Reply by Rich

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Posted on Filling gouges prior to refinishing dining table top.

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4965 posts in 1096 days

#1 posted 07-13-2017 11:49 PM

You can steam a dent; it will do nothing for a gouge. A dent compresses the fibers and sometimes steaming will cause them to swell back up, but if wood is gouged out, it won’t work. Timbermate is a respected product, and you can blend colors to get a good match. I disagree with going darker — get it as close as you can and if it’s a bit too light you can darken it when you dye it by using extra dye on that spot.

Since it’s a tabletop, durability is key. I’ve switched to doing hard fills with a variety of fill sticks and grain markers. The result is extremely durable and virtually invisible, but it wouldn’t be worth getting into for just one job.

One tip is that irregularity along the edges of the fill is less noticeable than a clean, straight line. For example, if you are filling a round hole, it will blend in better if you take a knife or chisel and make it more elongated along the grain — not a perfect oval though. Same thing with a straight, clean gouge. By making the sides less regular, it will not be as noticeable because the eye is drawn to a clean line and it stands out. Again, go along the grain to help mask the edges.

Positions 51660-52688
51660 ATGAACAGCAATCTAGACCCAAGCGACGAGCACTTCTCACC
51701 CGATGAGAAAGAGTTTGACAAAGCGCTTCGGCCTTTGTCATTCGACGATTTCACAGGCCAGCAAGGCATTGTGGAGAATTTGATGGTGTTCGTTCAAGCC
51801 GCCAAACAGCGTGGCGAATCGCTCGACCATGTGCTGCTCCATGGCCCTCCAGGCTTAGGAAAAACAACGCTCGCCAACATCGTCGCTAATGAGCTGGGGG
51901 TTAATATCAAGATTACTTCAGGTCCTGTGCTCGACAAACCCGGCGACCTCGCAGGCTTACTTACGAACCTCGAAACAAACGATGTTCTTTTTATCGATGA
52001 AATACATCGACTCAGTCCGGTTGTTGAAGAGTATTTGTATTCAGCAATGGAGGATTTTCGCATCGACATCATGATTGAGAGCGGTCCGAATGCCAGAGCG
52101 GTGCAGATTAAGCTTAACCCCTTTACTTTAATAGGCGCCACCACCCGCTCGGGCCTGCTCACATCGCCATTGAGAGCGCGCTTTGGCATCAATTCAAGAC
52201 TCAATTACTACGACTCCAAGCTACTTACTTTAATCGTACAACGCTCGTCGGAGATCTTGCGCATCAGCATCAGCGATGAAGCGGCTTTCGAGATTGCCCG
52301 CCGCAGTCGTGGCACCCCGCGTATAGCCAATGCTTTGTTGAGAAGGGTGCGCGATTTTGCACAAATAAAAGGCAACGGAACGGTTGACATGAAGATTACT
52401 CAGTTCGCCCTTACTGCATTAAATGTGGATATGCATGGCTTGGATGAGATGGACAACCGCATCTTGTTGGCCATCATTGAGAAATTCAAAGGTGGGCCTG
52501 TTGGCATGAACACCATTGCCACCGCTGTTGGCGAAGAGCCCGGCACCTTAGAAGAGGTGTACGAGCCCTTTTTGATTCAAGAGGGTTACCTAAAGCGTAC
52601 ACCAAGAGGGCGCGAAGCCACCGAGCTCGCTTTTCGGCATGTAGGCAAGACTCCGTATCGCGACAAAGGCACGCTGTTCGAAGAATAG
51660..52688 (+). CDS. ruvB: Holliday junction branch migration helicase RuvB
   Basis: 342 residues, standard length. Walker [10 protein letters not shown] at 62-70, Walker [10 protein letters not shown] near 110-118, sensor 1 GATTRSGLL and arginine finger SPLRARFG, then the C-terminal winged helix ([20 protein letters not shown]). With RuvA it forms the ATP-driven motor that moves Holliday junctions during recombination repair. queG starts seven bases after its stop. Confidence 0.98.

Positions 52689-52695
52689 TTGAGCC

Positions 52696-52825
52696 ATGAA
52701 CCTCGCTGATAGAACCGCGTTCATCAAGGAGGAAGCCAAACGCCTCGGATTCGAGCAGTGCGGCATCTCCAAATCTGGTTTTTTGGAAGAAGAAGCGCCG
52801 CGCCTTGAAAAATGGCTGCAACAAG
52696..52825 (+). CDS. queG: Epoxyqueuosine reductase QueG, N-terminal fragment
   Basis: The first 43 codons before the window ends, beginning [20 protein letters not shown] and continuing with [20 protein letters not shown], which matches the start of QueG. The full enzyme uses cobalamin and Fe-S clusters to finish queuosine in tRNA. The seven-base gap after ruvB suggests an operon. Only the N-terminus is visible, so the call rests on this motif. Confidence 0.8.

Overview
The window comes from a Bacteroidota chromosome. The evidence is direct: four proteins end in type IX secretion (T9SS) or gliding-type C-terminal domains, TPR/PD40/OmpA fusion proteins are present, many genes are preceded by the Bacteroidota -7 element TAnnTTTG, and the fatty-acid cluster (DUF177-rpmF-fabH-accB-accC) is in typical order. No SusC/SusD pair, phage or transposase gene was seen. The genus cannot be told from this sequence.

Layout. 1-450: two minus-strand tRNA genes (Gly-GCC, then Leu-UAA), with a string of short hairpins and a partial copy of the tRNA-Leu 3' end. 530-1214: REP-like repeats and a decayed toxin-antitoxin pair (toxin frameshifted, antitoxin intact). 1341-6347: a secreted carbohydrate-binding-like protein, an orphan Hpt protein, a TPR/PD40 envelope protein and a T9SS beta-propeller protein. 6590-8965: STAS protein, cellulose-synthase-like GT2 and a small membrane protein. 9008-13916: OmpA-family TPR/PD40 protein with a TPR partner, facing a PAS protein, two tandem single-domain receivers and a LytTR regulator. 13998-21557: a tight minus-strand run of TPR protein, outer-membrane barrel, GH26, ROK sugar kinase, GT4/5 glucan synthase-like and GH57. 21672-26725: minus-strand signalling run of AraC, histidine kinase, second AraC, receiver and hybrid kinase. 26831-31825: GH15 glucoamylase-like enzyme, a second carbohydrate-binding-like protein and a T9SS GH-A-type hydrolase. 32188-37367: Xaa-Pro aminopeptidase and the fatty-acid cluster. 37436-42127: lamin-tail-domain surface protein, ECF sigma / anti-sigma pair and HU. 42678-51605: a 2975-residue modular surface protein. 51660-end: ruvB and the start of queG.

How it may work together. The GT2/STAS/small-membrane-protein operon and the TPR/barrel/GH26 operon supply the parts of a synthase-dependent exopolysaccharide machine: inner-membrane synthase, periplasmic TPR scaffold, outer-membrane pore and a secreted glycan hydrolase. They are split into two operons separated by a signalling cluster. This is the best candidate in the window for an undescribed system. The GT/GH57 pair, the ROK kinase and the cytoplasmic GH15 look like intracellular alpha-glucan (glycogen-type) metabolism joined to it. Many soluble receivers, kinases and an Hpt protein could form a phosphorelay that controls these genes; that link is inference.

I don’t know what kind of wood it is and how pronounced the grain is, but if your fill looks too even in color and stands out, you can take a fine artist’s paint brush and add extra dye to try to imitate the grain. It doesn’t have to be exact, but just enough so it doesn’t stand out.

Here’s a video that shows an example of what I’m saying. It uses burn-in sticks, but the concept of making the spot irregular is the same.

-- Dopeler Effect: The tendency of stupid ideas to sound smarter the faster they come at you.

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